# Calculus/Extreme Value Theorem

 ← Euler's Method Calculus Rolle's Theorem → Extreme Value Theorem
Extreme Value Theorem
If f is a continuous function and closed on the interval [${\displaystyle a,b}$], then f has both a minimum and a maximum.

This introduces us to the aspect of global extrema and local extrema. (Also known as absolute extrema or relative extrema respectively.)

How is this so? Let us use an example.

${\displaystyle f(x)=x^{2}}$ and is closed on the interval [-1,2]. Find all extrema.

${\displaystyle {\frac {dy}{dx}}=2x}$

A critical point (a point where the derivative is zero) exists at (0,0). Just for practice, let us use the second derivative test to evaluate whether or not it is a minimum or maximum. (You should know it is a minimum from looking at the graph.)

${\displaystyle {\frac {d^{2}y}{dx^{2}}}=2}$

${\displaystyle f''(c)>0}$, thus it must be a minimum.

As mentioned before, one can find global extrema on a closed interval. How? Evaluate the y coordinate at the endpoints of the interval and compare it to the y coordinates of the critical point. When you are finding extrema on a closed interval it is called a local extremum and when it's for the whole graph it's called a global extremum.

1: Critical Point: (0,0) This is the lowest value in the interval. Therefore, it is a local minimum which also happens to be the global minimum.

2: Left Endpoint (-1, 1) This point is not a critical point nor is it the highest/lowest value, therefore it qualifies as nothing.

3: Right Endpoint (2, 4) This is the highest value in the interval, and thus it is a local maximum.

This example was to show you the extreme value theorem. The quintessential point is this: on a closed interval, the function will have both minima and maxima. However, if that interval was an open interval of all real numbers, (0,0) would have been a local minimum. On a closed interval, always remember to evaluate endpoints to obtain global extrema.

## First Derivative TestEdit

Recall that the first derivative of a function describes the slope of the graph of the function at every point along the graph for which the function is defined and differentiable.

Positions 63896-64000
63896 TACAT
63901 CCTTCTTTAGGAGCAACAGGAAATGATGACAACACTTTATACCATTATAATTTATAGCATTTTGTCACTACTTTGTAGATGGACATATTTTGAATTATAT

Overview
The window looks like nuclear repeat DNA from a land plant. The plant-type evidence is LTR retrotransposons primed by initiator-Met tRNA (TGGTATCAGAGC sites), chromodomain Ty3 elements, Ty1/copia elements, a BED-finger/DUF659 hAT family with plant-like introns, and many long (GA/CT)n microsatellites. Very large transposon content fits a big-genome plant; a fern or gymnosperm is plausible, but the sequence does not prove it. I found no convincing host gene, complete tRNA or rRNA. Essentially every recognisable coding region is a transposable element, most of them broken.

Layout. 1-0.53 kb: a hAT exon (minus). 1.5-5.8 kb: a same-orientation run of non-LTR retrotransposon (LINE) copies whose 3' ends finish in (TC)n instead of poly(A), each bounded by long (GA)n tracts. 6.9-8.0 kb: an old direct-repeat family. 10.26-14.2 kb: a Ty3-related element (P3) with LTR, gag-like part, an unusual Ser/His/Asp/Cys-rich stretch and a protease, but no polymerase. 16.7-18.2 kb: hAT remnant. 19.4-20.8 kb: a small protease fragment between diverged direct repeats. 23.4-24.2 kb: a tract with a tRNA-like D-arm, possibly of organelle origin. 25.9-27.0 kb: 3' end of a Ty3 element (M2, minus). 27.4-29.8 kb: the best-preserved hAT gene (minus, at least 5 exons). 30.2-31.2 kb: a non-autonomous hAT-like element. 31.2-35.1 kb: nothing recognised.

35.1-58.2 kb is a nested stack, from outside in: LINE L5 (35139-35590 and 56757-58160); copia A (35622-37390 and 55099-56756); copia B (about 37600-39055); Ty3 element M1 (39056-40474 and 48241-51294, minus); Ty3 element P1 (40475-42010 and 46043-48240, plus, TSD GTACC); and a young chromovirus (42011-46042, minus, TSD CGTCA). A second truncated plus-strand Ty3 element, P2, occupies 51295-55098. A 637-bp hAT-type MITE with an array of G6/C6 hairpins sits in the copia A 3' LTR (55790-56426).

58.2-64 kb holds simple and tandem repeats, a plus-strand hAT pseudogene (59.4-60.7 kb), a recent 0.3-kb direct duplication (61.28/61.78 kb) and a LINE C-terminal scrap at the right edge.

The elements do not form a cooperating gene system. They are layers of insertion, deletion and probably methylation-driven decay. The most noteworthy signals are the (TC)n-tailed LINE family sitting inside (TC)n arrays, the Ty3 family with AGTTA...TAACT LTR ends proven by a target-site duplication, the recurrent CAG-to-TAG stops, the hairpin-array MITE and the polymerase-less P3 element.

Increasing/Decreasing:

• If ${\displaystyle f'(x)<0\ }$, then ${\displaystyle f(x)\ }$ is decreasing.
• If ${\displaystyle f'(x)>0\ }$, then ${\displaystyle f(x)\ }$ is increasing.

Local Extrema:

• If ${\displaystyle {\frac {dy}{dx}}|_{x=c}=f'(c)=0}$ and ${\displaystyle f'(x)\ }$ changes signs at ${\displaystyle x=c\ }$, then there exists a local extremum at ${\displaystyle x=c\ }$.
• If ${\displaystyle f'(x)<0\ }$ for ${\displaystyle x and ${\displaystyle f'(x)>0\ }$ for ${\displaystyle x>c\ }$, then ${\displaystyle f(c)\ }$ is a local minimum.
• If ${\displaystyle f'(x)>0\ }$ for ${\displaystyle x and ${\displaystyle f'(x)<0\ }$ ${\displaystyle x>c\ }$, then ${\displaystyle f(c)\ }$ is a local maximum.

Example 1:

Let ${\displaystyle f(x)=3x^{2}+4x-5\ }$. Find all local extrema.

• Find ${\displaystyle {\frac {dy}{dx}}}$
${\displaystyle f(x)=3x^{2}+4x-5\ }$
${\displaystyle f'(x)=6x+4\ }$
• Set ${\displaystyle {\frac {dy}{dx}}=0}$ to find local extrema.
${\displaystyle 6x+4=0\ }$
${\displaystyle 6x=-4\ }$
${\displaystyle x=-{\frac {2}{3}}}$
• Determine whether there is a local minimum or maximum at ${\displaystyle x=-{\frac {2}{3}}}$.
Choose an x value smaller than ${\displaystyle -{\frac {2}{3}}}$:
${\displaystyle f'(-1)=6(-1)+4=-2<0\ }$
Choose an x value larger than ${\displaystyle -{\frac {2}{3}}}$:
${\displaystyle f'(1)=6(1)+4=10>0\ }$

Therefore, there is a local minimum at ${\displaystyle x=-{\frac {2}{3}}}$ because ${\displaystyle f'(-{\frac {2}{3}})=0}$ and ${\displaystyle f'(x)\ }$ changes signs at ${\displaystyle x=-{\frac {2}{3}}}$.

Answer: local minimum: ${\displaystyle x=-{\frac {2}{3}}}$.


## Second Derivative TestEdit

Recall that the second derivative of a function describes the concavity of the graph of that function.

• If ${\displaystyle {\frac {d^{2}y}{dx^{2}}}|_{x=c}=f''(c)=0}$ and ${\displaystyle f''(c)\ }$ changes signs at ${\displaystyle x=c\ }$, then there is a point of inflection (change in concavity) at ${\displaystyle x=c\ }$.
• If ${\displaystyle f''(x)<0\ }$, then the graph of ${\displaystyle f(x)\ }$ is concave down.
• If ${\displaystyle f''(x)>0\ }$, then the graph of ${\displaystyle f(x)\ }$ is concave up.

Example 2:

Let ${\displaystyle f(x)=x^{3}+2x+7\ }$.  Find any points of inflection on the graph of ${\displaystyle f(x)\ }$.

• Find ${\displaystyle {\frac {d^{2}y}{dx^{2}}}}$.
${\displaystyle f(x)=x^{3}+2x+7\ }$
${\displaystyle f'(x)=3x^{2}+2\ }$
${\displaystyle f''(x)=6x\ }$
• Set ${\displaystyle {\frac {d^{2}y}{dx^{2}}}=0}$.
${\displaystyle 6x=0\ }$
${\displaystyle x=0\ }$
• Determine whether ${\displaystyle f''(x)\ }$ changes signs at ${\displaystyle x=0\ }$.
Choose an x value that is smaller than 0:
${\displaystyle f''(-1)=6(-1)=-6<0\ }$
Choose an x value that is larger than 0:
${\displaystyle f''(1)=6(1)=6>0\ }$

Therefore, there exists a point of inflection at ${\displaystyle x=0\ }$ because ${\displaystyle f''(0)=0\ }$ and ${\displaystyle f''(x)\ }$ changes signs at ${\displaystyle x=0\ }$.

Answer: point of inflection: ${\displaystyle x=0\ }$.